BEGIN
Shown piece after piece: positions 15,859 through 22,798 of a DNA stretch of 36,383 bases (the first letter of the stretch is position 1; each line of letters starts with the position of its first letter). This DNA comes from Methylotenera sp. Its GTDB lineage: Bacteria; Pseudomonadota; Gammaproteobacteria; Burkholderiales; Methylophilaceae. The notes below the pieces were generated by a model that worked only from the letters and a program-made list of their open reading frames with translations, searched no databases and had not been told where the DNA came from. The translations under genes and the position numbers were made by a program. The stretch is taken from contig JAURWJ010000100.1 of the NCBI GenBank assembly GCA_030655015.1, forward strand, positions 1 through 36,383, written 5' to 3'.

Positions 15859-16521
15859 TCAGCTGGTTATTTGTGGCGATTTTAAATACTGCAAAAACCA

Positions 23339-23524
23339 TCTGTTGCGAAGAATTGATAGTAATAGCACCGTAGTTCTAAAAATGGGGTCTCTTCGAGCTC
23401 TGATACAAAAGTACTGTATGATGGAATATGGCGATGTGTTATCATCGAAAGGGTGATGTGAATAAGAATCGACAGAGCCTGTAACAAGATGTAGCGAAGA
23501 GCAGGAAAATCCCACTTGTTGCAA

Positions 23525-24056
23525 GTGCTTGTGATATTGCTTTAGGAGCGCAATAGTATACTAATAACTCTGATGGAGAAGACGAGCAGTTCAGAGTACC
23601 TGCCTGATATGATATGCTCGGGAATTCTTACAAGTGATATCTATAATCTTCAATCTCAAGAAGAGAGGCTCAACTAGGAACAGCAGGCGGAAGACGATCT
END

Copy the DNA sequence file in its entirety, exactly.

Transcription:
Shown piece after piece: positions 15,859 through 22,798 of a DNA stretch of 36,383 bases (the first letter of the stretch is position 1; each line of letters starts with the position of its first letter). This DNA comes from Methylotenera sp. Its GTDB lineage: Bacteria; Pseudomonadota; Gammaproteobacteria; Burkholderiales; Methylophilaceae. The notes below the pieces were generated by a model that worked only from the letters and a program-made list of their open reading frames with translations, searched no databases and had not been told where the DNA came from. The translations under genes and the position numbers were made by a program. The stretch is taken from contig JAURWJ010000100.1 of the NCBI GenBank assembly GCA_030655015.1, forward strand, positions 1 through 36,383, written 5' to 3'.

Positions 15859-16521
15859 TCAGCTGGTTATTTGTGGCGATTTTAAATACTGCAAAAACCA

Positions 23339-23524
23339 TCTGTTGCGAAGAATTGATAGTAATAGCACCGTAGTTCTAAAAATGGGGTCTCTTCGAGCTC
23401 TGATACAAAAGTACTGTATGATGGAATATGGCGATGTGTTATCATCGAAAGGGTGATGTGAATAAGAATCGACAGAGCCTGTAACAAGATGTAGCGAAGA
23501 GCAGGAAAATCCCACTTGTTGCAA

Positions 23525-24056
23525 GTGCTTGTGATATTGCTTTAGGAGCGCAATAGTATACTAATAACTCTGATGGAGAAGACGAGCAGTTCAGAGTACC
23601 TGCCTGATATGATATGCTCGGGAATTCTTACAAGTGATATCTATAATCTTCAATCTCAAGAAGAGAGGCTCAACTAGGAACAGCAGGCGGAAGACGATCT